Sony DSC-H1 Review

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Sony Cyber-shot DSC-H1

Steves Conclusion

The Cyber-shot H1 is SONY's entry in the megazoom digicam market. Equipped with an image-stabilized 12x optical zoom lens and a 5-megapixel imager, the H1 offers enough resolution for 11x14-inch prints, and a versatile zoom range that allows you to easily compose shots of near or distant subjects. The camera's feature-rich exposure system is simple enough for a beginner, yet offers advanced photographers plenty of opportunity for creativity. The beginner will enjoy the simplicity of Automatic point-n-shoot mode, and benefit from the pre-programmed scene modes, including Twilight, Twilight Portrait, Portrait, Landscape, Beach, High-speed shutter and Candle. The advanced user will enjoy the H1's Program AE, Shutter-Speed priority AE, Aperture-priority AE, and Manual exposure modes.

The most prominent feature of the H1 is its 12x SONY zoom lens, with a focal length coverage of 36-432mm in 35mm equivalence. That's a lot of lens by anyone's standards especially when the vast majority of other digicams only have 3x zooms, and today's 8-megapixel cameras, including SONY's F828 offer only 7x or 8x zooms. Anyone who has used a digicam with a long focal length zoom knows that these lenses really add to the overall "fun factor" of using a camera. But the longer the focal length, the more susceptible images are to blurring from camera shake. Non-stabilized cameras with high power telephoto lenses require the use a tripod or a faster shutter speed to overcome the camera-shake issue. Not so with the H1; its Super SteadyShot Optical Image Stabilization feature reduces the effect of camera shake in your long telephoto shots, and makes the camera capable of taking handheld shots in lower light levels without the flash. I was consistently able to capture blur-free images hand-held at a shutter speed of 1/100 second at the lens' full telephoto 432mm focal length, more than 2 stops better than the rule-of-thumb shutter speed of 1/focal-length, and experienced a high percentage of blur-free images at 1/50 second -- the H1's image stabilization really works.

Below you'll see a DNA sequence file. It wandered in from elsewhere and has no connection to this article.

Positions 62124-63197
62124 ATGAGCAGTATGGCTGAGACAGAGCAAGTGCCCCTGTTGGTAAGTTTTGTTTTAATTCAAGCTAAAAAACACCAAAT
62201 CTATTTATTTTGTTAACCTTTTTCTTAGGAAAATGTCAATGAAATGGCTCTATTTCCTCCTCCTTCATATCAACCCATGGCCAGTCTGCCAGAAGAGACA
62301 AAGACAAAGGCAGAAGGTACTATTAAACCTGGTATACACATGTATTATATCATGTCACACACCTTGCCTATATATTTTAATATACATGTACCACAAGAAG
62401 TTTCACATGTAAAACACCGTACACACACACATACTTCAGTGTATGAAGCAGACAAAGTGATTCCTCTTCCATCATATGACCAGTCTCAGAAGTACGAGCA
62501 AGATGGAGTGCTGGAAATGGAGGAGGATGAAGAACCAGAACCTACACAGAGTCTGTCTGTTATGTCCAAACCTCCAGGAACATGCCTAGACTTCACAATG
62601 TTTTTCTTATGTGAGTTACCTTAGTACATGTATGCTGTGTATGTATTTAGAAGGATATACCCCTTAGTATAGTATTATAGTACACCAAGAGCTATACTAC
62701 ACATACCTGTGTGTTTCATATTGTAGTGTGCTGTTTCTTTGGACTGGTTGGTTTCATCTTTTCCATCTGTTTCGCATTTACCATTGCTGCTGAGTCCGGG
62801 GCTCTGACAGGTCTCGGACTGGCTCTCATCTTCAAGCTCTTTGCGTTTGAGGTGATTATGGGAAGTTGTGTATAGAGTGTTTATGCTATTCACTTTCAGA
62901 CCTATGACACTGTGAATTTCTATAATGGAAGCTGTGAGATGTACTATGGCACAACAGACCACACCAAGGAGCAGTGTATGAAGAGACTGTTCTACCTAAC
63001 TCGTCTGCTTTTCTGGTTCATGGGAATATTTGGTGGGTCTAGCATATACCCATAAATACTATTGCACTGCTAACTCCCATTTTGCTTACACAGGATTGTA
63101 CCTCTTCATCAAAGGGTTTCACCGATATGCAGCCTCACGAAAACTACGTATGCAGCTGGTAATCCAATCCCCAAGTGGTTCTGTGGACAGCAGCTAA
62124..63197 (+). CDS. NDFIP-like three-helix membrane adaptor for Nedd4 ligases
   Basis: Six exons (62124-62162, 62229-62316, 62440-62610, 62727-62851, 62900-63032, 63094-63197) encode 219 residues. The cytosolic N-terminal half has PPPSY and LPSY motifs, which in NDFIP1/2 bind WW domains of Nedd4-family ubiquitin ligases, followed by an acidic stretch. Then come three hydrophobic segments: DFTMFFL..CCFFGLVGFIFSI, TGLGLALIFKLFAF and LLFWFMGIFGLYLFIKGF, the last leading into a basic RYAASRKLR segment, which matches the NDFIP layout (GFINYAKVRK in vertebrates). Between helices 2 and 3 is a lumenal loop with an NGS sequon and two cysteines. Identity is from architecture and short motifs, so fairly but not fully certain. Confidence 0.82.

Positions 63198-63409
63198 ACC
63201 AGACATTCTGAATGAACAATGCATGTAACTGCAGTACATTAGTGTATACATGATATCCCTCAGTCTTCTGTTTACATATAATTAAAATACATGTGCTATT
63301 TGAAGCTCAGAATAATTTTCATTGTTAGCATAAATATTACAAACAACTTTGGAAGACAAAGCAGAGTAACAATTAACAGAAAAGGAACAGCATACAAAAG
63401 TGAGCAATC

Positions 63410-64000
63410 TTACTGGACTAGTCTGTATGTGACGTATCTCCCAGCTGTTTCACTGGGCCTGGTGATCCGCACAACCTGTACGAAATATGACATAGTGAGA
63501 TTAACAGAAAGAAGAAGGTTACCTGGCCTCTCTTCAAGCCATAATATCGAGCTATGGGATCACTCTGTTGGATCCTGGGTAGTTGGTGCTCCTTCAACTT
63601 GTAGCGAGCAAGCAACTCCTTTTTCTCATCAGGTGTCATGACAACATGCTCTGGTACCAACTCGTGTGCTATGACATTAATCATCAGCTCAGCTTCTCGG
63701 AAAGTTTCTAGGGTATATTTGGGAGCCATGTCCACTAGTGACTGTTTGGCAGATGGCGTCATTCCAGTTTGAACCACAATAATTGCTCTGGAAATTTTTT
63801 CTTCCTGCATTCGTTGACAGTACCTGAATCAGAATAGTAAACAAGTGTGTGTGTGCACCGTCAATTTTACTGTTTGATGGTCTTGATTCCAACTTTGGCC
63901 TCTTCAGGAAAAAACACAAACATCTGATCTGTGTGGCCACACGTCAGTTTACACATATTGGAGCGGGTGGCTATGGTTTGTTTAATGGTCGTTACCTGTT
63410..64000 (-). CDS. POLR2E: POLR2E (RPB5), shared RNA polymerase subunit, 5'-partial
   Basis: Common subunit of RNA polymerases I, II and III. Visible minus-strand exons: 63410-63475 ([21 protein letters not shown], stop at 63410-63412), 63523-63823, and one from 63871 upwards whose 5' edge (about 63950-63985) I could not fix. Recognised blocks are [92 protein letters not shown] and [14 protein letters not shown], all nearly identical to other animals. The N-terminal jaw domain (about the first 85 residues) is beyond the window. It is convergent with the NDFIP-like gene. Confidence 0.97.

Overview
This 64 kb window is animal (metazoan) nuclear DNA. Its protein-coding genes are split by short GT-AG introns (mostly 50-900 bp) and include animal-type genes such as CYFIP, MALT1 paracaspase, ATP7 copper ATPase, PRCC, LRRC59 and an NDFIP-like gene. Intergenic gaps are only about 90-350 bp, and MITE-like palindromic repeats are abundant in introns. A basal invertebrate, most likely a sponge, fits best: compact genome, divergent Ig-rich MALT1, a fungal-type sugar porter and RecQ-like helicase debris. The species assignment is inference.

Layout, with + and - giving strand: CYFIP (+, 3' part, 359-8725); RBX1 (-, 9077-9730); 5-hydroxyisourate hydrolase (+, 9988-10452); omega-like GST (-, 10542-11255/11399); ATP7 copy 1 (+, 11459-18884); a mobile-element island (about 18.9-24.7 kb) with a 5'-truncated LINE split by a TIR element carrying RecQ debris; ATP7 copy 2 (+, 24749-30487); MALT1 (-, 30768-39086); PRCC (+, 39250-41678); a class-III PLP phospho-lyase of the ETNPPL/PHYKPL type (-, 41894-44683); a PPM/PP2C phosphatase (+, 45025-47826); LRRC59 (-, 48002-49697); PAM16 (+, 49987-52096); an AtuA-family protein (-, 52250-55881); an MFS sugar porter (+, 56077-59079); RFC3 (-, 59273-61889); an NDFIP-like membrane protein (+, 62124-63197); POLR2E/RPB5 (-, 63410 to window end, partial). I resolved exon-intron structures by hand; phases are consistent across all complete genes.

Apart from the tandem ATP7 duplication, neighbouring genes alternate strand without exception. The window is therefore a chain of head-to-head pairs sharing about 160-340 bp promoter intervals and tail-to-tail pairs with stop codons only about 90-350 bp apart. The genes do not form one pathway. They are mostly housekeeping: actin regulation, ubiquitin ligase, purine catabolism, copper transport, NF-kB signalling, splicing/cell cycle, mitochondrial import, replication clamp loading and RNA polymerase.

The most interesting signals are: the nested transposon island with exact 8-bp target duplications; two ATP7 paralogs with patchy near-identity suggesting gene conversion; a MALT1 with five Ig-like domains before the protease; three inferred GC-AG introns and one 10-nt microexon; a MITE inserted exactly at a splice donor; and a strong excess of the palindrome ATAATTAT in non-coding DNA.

This versatile lens is also fast; its maximum aperture ranges from f2.8 at wide angle to f3.7 at telephoto, further enhancing your ability to capture sharp images in marginal lighting conditions. I noticed a moderate amount of barrel distortion in full wide angle, but no pin cushioning at telephoto focal lengths. I also noticed a slight amount of chromatic abberation (purple fringing on highlights) in high-contrast areas throughout the zoom and aperture ranges. The zoom mechanism is driven by a 2-stage switch-actuated motor; it operates smoothly and quietly throughout its range. The motor runs at a slow or fast speed depending on how far you deflect the zoom lever, making it easy to compose the image without overshooting the desired focal length.

You have a choice of two viewfinders for composing and reviewing your shots: an LCD monitor, or, like most digicams with a big zoom, a high-resolution electronic viewfinder (EVF) with diopter adjustment. The LCD and EVF are equally-functional, you can setup the camera, compose and review your images on either one. The viewfinders provide a wealth of exposure information, including the ability to display a histogram while reviewing your images. I favored the 2.5-inch LCD for camera setup and image review, and the EVF for eye-level shooting SLR-style; switching between the two requires only a single depression of the FINDER/LCD button. The viewfinders intensified the live image somewhat in dim lighting conditions, providing some help in to composing shots; the focus-assist lamp helps, but only momentarily as the H1 attempts to focus. The LCD was bright enough to use outdoors, but lacks an anti-reflective coating that would minimize glare. The EVF was also effective outdoors, but would benefit from a deeper eyecup. The H1's viewfinders were effective when following a moving subject, providing a continuous image during autofocus without freezing.